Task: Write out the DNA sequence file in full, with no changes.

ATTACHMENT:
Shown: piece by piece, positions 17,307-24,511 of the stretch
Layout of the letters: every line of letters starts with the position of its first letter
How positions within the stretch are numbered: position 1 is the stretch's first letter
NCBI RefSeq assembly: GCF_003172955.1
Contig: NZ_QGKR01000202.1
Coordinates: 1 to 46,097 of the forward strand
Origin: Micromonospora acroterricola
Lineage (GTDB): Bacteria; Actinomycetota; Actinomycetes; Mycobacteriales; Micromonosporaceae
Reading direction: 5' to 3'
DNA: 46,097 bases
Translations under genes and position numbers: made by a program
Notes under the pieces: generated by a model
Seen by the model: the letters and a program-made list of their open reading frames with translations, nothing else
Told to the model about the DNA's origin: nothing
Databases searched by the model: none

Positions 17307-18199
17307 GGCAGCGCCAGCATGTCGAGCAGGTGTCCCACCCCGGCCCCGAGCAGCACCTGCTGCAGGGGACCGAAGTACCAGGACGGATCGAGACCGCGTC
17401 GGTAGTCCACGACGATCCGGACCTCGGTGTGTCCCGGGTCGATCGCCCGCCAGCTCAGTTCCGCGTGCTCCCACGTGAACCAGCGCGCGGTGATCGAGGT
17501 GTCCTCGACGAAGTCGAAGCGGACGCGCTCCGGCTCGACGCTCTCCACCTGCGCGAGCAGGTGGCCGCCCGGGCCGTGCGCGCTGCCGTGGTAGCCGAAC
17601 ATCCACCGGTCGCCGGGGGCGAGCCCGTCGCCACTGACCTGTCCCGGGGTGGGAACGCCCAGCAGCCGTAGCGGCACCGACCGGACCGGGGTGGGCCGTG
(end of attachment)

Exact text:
Shown: piece by piece, positions 17,307-24,511 of the stretch
Layout of the letters: every line of letters starts with the position of its first letter
How positions within the stretch are numbered: position 1 is the stretch's first letter
NCBI RefSeq assembly: GCF_003172955.1
Contig: NZ_QGKR01000202.1
Coordinates: 1 to 46,097 of the forward strand
Origin: Micromonospora acroterricola
Lineage (GTDB): Bacteria; Actinomycetota; Actinomycetes; Mycobacteriales; Micromonosporaceae
Reading direction: 5' to 3'
DNA: 46,097 bases
Translations under genes and position numbers: made by a program
Notes under the pieces: generated by a model
Seen by the model: the letters and a program-made list of their open reading frames with translations, nothing else
Told to the model about the DNA's origin: nothing
Databases searched by the model: none

Positions 17307-18199
17307 GGCAGCGCCAGCATGTCGAGCAGGTGTCCCACCCCGGCCCCGAGCAGCACCTGCTGCAGGGGACCGAAGTACCAGGACGGATCGAGACCGCGTC
17401 GGTAGTCCACGACGATCCGGACCTCGGTGTGTCCCGGGTCGATCGCCCGCCAGCTCAGTTCCGCGTGCTCCCACGTGAACCAGCGCGCGGTGATCGAGGT
17501 GTCCTCGACGAAGTCGAAGCGGACGCGCTCCGGCTCGACGCTCTCCACCTGCGCGAGCAGGTGGCCGCCCGGGCCGTGCGCGCTGCCGTGGTAGCCGAAC
17601 ATCCACCGGTCGCCGGGGGCGAGCCCGTCGCCACTGACCTGTCCCGGGGTGGGAACGCCCAGCAGCCGTAGCGGCACCGACCGGACCGGGGTGGGCCGTG